Chicago Bears: Week 1 Post-Game Overreaction

By M. Quann Boyd
Jay Cutler
Dennis Wierzbicki-USA Today Sports

After a lackluster 2012 campaign in which the Chicago Bears missed the playoffs with a 10-6 record, the 2013 NFL season began in earnest today. For the Bears, that means the regular season debut of Marc Trestman.

With the national sports media having picked the Cincinnati Bengals to come into Soldiers Field and leave after four quarters with a victory, the new-look Bears were looking at an 11-point deficit after three quarters.

Offensively, the Bears today looked much like Bears’ offenses of recent past: the team could not muster or sustain Matt Forte and the running game on first and second downs, resulting in three-and-longs.

For a Bears fan, this is the sickest feeling in the world: watching the team struggle on offense, and in the opening game of the season — and for a team that has never been known for its offensive punch historically, too.

In a first half in which the Jay Cutler lead the offensive with all of its three and four-receiver sets, they still had four straight three-and-outs. However, as Canibus so eloquently put it years ago, “it’s about who strikes hardest, not who strikes first.”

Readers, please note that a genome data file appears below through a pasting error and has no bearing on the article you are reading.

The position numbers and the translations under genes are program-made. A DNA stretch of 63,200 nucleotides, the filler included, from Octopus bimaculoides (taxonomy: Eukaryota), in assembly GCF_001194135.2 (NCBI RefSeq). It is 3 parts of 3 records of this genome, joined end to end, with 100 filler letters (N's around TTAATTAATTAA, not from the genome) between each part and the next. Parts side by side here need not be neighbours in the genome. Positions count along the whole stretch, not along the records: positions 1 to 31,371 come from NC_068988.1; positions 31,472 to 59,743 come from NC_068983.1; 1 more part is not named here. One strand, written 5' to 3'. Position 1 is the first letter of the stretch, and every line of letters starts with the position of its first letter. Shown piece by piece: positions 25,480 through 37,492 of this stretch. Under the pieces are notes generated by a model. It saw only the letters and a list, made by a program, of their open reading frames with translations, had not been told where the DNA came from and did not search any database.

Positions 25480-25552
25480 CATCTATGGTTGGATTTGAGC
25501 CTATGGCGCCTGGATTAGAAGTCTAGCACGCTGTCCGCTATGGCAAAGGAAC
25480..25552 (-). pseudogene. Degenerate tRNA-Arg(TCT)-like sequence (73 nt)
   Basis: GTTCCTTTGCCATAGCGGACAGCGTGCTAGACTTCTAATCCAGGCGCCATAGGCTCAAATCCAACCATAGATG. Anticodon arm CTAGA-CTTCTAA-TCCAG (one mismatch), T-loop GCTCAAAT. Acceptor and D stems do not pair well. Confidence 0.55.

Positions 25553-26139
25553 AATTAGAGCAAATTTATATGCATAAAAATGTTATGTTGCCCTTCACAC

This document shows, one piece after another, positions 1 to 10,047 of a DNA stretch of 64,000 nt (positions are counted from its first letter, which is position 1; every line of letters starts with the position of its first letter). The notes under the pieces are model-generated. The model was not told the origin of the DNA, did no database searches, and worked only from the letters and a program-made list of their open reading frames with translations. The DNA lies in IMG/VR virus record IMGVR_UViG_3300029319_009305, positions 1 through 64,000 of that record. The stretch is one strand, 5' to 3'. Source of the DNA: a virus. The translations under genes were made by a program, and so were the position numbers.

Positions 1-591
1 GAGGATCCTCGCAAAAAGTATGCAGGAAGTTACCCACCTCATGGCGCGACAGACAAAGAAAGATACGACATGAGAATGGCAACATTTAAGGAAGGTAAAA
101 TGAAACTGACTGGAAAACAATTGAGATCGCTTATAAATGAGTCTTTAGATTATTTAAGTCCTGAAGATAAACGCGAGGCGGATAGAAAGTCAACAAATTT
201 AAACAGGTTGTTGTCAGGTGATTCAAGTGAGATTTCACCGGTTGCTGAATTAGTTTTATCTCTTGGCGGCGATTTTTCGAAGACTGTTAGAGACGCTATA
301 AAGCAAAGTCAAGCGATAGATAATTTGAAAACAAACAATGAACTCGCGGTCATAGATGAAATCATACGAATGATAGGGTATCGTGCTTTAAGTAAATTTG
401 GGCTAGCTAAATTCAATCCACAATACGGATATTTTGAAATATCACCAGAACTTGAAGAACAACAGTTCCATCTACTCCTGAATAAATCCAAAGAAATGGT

Late in the game, the Bears’ offense came alive. With the offense operating mainly out of the shotgun set, Cutler was able to orchestrate a nine-play drive in the third that resulted in a one-yard touchdown run by Forte, and the game clenching eight-play, 81-yard drive in the fourth that also resulted in a touchdown by Brandon Marshall on a 19-yard pass.

Although I could be over the moon with excitement in regards to the Bears’ come-from-behind victory, let’s face facts: it’s Week 1. The first game of the season.

By no means are any team crowned Super Bowl champion after the first game. Nonetheless, with all that said, it’s still nice to see the Bears do something as a team that they haven’t done since the early 2000s — win a game after trailing by double digits.

Who knows, come Week 5 or 6, the national media might actually heap praise upon the Bears for their offensive prowess.

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